Load the core-loss and low-loss spectra
>>> s = hs.datasets.eelsdb(title="Hexagonal Boron Nitride", ... spectrum_type="coreloss") >>> ll = hs.datasets.eelsdb(title="Hexagonal Boron Nitride", ... spectrum_type="lowloss")
Set some important experimental information that is missing from the original core-loss file
>>> s.set_microscope_parameters(beam_energy=100, ... convergence_angle=0.2, ... collection_angle=2.55)
convergence_angle and collection_angle are actually semi-angles and are given in mrad. beam_energy is in keV.
Define the chemical composition of the sample
>>> s.add_elements(('B', 'N'))
In order to include the effect of plural scattering, the model is convolved with the loss loss spectrum in which case the low loss spectrum needs to be provided to
>>> m = s.create_model(ll=ll)
HyperSpy has created the model and configured it automatically:
>>> m.components # | Attribute Name | Component Name | Component Type ---- | -------------------- | -------------------- | -------------------- 0 | PowerLaw | PowerLaw | PowerLaw 1 | N_K | N_K | EELSCLEdge 2 | B_K | B_K | EELSCLEdge
Conveniently, all the EELS core-loss components of the added elements are added automatically, names after its element symbol.
By default the fine structure features are disabled (although the default value can be configured (see Configuring HyperSpy). We must enable them to accurately fit this spectrum.
We use smart_fit instead of standard fit method because smart_fit is optimized to fit EELS core-loss spectra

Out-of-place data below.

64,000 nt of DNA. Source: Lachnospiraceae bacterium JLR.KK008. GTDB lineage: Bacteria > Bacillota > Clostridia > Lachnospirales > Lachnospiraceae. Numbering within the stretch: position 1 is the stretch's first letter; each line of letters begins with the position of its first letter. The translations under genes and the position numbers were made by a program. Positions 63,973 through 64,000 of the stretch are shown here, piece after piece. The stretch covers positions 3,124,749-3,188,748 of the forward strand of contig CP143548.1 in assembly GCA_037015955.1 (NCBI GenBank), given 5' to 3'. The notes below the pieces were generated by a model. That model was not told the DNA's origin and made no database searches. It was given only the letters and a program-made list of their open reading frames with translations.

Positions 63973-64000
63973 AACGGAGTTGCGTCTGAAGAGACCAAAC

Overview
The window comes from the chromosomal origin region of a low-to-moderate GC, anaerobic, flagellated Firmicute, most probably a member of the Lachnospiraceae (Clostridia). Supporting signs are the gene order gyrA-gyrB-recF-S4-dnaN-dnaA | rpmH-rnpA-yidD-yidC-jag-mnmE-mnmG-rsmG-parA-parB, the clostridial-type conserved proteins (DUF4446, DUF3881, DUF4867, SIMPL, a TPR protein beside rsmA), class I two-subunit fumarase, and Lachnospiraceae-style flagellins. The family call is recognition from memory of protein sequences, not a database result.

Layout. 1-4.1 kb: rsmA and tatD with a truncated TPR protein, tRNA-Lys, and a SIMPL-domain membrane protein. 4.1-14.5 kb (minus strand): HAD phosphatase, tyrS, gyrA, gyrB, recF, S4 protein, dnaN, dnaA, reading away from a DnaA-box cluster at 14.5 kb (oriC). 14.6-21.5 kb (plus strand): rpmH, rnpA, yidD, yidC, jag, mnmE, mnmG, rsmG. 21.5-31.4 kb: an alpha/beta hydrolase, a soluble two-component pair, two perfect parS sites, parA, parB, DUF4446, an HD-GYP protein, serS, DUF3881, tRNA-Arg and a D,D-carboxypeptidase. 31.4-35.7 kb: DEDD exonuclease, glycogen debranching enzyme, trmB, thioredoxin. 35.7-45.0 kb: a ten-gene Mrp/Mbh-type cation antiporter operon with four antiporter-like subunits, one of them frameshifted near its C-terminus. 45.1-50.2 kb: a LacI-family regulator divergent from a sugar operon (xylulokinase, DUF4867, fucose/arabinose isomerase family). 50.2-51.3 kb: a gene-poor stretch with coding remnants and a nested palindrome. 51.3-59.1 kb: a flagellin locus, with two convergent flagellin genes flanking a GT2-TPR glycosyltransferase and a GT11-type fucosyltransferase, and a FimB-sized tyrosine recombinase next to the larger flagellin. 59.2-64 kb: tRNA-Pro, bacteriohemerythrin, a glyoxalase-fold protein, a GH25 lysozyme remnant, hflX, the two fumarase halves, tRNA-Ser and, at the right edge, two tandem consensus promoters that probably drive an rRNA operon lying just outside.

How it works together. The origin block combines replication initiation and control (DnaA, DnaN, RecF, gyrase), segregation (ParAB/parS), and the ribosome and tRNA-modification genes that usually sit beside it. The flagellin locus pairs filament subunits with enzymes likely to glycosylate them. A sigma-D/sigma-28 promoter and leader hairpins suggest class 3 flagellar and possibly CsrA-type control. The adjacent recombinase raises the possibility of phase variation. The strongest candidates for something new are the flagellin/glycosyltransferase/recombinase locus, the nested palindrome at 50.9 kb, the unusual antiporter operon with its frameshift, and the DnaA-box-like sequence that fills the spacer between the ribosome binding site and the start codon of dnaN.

This fit can also be applied over the entire signal to fit a whole spectrum image
Print the result of the fit
>>> m.quantify() Absolute quantification: Elem. Intensity B 0.045648 N 0.048061
Visualize the result
There are several methods that are only available in
smart_fit()is a fit method that is more robust than the standard routine when fitting EELS data.
quantify()prints the intensity at the current locations of all the EELS ionisation edges in the model.
remove_fine_structure_data()removes the fine structure spectral data range (as defined by the
fine_structure_width)ionisation edge components. It is specially useful when fitting without convolving with a zero-loss peak.
The following methods permit to easily enable/disable background and ionisation edges components:
The following methods permit to easily enable/disable several ionisation edge functionalities:
When fitting edges with fine structure enabled it is often desirable that the
fine structure region of nearby ionization edges does not overlap. HyperSpy
provides a method,
automatically adjust the fine structure to prevent fine structure to avoid
overlapping. This method is executed automatically when e.g. components are
added or removed from the model, but sometimes is necessary to call it
New in version 0.7.1: Sometimes it is desirable to disable the automatic adjustment of the fine
structure width. It is possible to suspend this feature by calling
To resume it use